Terror suspect 'jumped into cab'

Ibrahim Magag absconded from a Terrorism Prevention and Investigation Measures notice on Boxing Day

Ibrahim Magag absconded from a Terrorism Prevention and Investigation Measures notice on Boxing Day

First published in National News © by

Missing terror suspect Ibrahim Magag escaped surveillance by simply ringing for a black cab, the shadow home secretary has claimed.

Yvette Cooper told MPs that a tweet from London taxi news service Cabwise suggested Somali-born Magag had evaded detection by picking up a ride less than half-a-mile from Euston station on Boxing Day.

In a fierce exchange with Home Secretary Theresa May, Ms Cooper said: "Are you worried that surveillance can be shaken off simply by jumping into a black cab?"

Magag, 28, who is understood to have attended terrorist training camps in Somalia, absconded from a Terrorism Prevention and Investigation Measure (Tpim) notice after ripping off his electronic tag.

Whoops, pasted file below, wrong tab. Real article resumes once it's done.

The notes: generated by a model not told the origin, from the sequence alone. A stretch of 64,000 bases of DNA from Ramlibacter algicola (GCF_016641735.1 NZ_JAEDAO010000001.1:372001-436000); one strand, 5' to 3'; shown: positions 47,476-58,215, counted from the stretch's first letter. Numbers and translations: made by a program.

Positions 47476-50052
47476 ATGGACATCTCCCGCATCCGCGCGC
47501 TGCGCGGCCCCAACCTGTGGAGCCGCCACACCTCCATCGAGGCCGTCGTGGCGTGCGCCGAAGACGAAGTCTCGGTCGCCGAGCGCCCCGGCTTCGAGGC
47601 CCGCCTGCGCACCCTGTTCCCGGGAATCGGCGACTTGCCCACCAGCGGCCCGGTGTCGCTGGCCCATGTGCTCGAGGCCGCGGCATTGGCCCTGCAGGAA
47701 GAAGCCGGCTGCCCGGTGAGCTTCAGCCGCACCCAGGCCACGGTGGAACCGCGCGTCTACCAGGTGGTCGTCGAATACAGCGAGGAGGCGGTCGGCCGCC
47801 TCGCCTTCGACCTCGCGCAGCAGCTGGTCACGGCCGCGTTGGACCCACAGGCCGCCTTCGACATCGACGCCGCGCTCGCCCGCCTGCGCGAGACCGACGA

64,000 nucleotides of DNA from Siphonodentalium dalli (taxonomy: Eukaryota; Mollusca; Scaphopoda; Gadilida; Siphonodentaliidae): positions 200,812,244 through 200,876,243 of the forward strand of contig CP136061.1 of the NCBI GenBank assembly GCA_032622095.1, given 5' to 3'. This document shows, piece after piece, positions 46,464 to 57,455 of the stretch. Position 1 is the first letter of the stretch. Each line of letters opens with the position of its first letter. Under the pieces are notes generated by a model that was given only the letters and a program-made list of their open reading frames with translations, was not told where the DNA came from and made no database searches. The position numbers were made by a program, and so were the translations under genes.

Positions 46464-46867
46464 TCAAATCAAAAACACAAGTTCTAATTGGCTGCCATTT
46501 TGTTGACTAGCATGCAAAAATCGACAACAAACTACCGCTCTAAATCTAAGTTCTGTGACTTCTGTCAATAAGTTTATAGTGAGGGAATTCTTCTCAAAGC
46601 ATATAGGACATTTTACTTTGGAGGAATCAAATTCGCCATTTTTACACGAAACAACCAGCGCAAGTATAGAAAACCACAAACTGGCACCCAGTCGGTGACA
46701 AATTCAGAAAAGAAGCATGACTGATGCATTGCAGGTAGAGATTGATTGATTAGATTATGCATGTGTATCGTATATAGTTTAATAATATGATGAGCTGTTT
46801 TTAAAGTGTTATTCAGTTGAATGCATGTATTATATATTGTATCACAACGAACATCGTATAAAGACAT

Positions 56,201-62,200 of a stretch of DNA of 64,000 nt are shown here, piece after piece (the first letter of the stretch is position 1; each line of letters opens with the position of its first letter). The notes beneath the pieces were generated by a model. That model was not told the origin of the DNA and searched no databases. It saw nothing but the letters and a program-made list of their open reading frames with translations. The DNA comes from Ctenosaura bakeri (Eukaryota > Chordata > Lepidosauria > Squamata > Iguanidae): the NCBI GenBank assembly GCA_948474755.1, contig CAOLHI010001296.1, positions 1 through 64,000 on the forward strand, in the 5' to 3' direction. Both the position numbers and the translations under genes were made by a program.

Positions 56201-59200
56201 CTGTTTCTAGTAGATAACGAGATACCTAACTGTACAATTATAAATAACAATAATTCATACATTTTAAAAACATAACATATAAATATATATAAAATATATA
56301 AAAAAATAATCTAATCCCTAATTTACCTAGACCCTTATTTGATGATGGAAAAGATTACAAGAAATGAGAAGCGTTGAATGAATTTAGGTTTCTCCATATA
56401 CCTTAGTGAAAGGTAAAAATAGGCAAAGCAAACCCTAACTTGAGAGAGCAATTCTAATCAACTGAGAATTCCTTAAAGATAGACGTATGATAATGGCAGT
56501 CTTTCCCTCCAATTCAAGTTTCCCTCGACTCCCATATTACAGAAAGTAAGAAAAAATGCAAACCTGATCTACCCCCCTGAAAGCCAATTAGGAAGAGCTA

Mrs May insisted the police and security services did not believe Magag was involved in current terrorist planning and that great efforts were being made to find him.

Magag, who is thought to have raised funds for al Qaida, was originally handed a control order and forced to live in the West Country away from his network of friends. But under the new Tpim regime, introduced last year thanks to support from the Liberal Democrats, he was able to move back to London.

Asking an urgent question in the Commons, Ms Cooper claimed Magag's escape had been made easier by the Government stopping relocation of suspected terrorists. Ms Cooper said absconds had stopped under control orders once the powers were toughened up - including greater use of relocation.

And she added: "You chose to ditch relocation, you have personally made it easier for people to abscond. Other people previously relocated under control orders are also now back in London on Tpims. Could any one of them simply jump in a black cab tomorrow and be off?"

Defending Tpims, the Home Secretary said terror suspects had absconded before while under the old restriction - several of whom were never found.

She said: "In six years of control orders, there were seven absconds and of those seven cases, six were never apprehended. Magag's abscond is serious and the authorities are doing everything they can to locate him."

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